Goal setting is more than an idea of something you’d like to achieve; it takes planning, education, and action. In order to complete these goals, it’s important to paint a clear picture of how you will get there. Below, I will discuss suggestions I have seen work for not only my clients but also myself.
The first thing is starting with the end goal. In athletics, this can be training your body and mind for the upcoming season, completing a 5k, or losing 25 lbs. for summer.
Be sure to use periodization to achieve these goals – meaning, break them up into training phases. This will not only make them manageable but also successful.
The three main training cycles make a long term goal: macrocycle, mesocycle, and microcycle.
Macrocycle – Usually consisting of a year’s worth of planning, this cycle is the longest and provides an overview of your training year.
Mesocycle – A mesocycle is a block of the macrocycle consisting of four to eight week time periods, each with a focus on either a goal of improving general fitness, increasing strength, building muscle, and /or improving cardio. Mesocycles can also be tailored to a specific sport or event.
Microcycle – The smallest of the cycles, and is usually a week long. This cycle holds you accountable on a daily basis but is flexible enough to adjust your workouts without compromising your overall goal.
Before embarking on your periodization program, it is important to find a baseline of objective measures from which to build upon. These metrics can include body weight, circumference measures, body fat percentage, aerobic measures, strength testing, etc. Improvement in these numbers should show improvement in how you look and how you perform.
The annual program should also be created with these metrics in mind. If competing in a sport, performance stats and times should also be measured. To get you started, this blog will cover the first phase of a macrocycle, the first mesocycle, the preparation/adaptation phase.
This phase starts out low and slow with volume and intensity, but should ramp up weekly in volume. This can be increased in total aerobic time, increasing numbers of reps and sets. When planning this prep cycle. keep these three tenets in mind:
1. Plan– Set your end goal, plan your year. When is the time of year you want to be at your best? Are you running a 5K race in the spring, getting ready for a charity walk, or preparing for the seasonal triathlon race series? Perhaps you want to look your best for those late summer and fall functions. Whatever the goal, the idea is the same – plan and map out the year.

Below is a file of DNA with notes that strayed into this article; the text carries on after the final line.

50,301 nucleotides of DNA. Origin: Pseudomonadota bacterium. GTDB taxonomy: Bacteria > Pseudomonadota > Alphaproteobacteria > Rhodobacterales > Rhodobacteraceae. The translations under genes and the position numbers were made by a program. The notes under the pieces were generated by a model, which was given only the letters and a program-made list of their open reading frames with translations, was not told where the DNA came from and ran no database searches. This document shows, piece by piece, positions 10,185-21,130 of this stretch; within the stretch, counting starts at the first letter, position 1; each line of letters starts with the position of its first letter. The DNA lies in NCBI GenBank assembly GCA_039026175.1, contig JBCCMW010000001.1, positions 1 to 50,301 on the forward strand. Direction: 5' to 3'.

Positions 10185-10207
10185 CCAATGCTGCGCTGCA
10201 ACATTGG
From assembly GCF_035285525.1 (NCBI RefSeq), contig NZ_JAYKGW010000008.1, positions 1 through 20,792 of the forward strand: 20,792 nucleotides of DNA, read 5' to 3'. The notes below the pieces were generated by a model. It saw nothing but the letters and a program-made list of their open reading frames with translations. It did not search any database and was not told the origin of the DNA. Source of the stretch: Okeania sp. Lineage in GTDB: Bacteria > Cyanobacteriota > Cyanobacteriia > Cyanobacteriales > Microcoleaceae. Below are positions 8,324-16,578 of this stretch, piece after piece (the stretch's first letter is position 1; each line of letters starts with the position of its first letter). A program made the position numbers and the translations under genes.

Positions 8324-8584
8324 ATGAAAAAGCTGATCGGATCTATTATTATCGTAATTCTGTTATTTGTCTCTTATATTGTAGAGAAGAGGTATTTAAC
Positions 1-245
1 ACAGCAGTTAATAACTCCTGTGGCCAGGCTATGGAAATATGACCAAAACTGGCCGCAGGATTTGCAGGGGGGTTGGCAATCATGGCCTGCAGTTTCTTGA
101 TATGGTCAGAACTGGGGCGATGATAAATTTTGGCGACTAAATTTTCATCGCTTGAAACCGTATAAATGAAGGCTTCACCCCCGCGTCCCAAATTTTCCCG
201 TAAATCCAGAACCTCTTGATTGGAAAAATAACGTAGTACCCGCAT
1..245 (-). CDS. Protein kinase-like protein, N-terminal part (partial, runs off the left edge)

2. Perform- Preparation also means getting your body adapted to exercise on a consistent basis. Your body will need time to adjust. Note that the dosage of exercise should reflect your current fitness level.
While the cardiovascular and muscular systems of the body adapt fairly quick, our connective tissues (ligaments, and tendons) lag behind. They may take four to six weeks longer to adapt to training. This adaption phase works at getting those connective tissues adapted to an increasing workload and intensity for the next phase.
Therefore, this is a time for your body to acclimate to a well-rounded exercise program. It should include 3-5 days of cardiovascular activity per week performed at light to moderate and steady rate with no more than one day of any style of HIIT training. The cardiovascular training can consist of a variety of choices i.e., walking/jogging, cycling, swimming, elliptical – mix it up.
You should be strength training 2-3 days per week with 6-8 basic strength training exercises. These will consist of 1-3 sets of 10-15 reps per set. Examples are squats, deadlifts, row, pushups, pulldown, shoulder press, planks, bicep curls, triceps press.
Lastly, add stretching/foam roller at the end of each workout or take a yoga class. The main premise of this phase is to get the cardiovascular, muscular, neuromuscular systems and connective tissues adapted to exercise. This phase can be as short as 4 weeks and last as long as 12 weeks.
3. Power up – The last part is to make adjustments to your eating habits. These can be small changes like adding more fruits, vegetables, and whole foods into your diet in exchange for processed foods. Our bodies reflect our eating and training habits. If you want to perform at your best, fueling your body with proper hydration and food coupled with adequate rest is the key to having consistent workouts and recovering from them.
This first phase will create a strong foundation making you prepared to handle the next step in the periodization and allow the next mesocycle to build upon the first. Remember, don’t train too hard, this is a preparation phase.
Training too much or too intensely creates maximum soreness, increases your chances for needing extra days off, and prevents you from gaining consistency. I will follow up phase two in the next four weeks, until then good luck with changing your resolutions into achievable goals.
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Guy C., – Fitness and Martial Arts Director at Dedham Health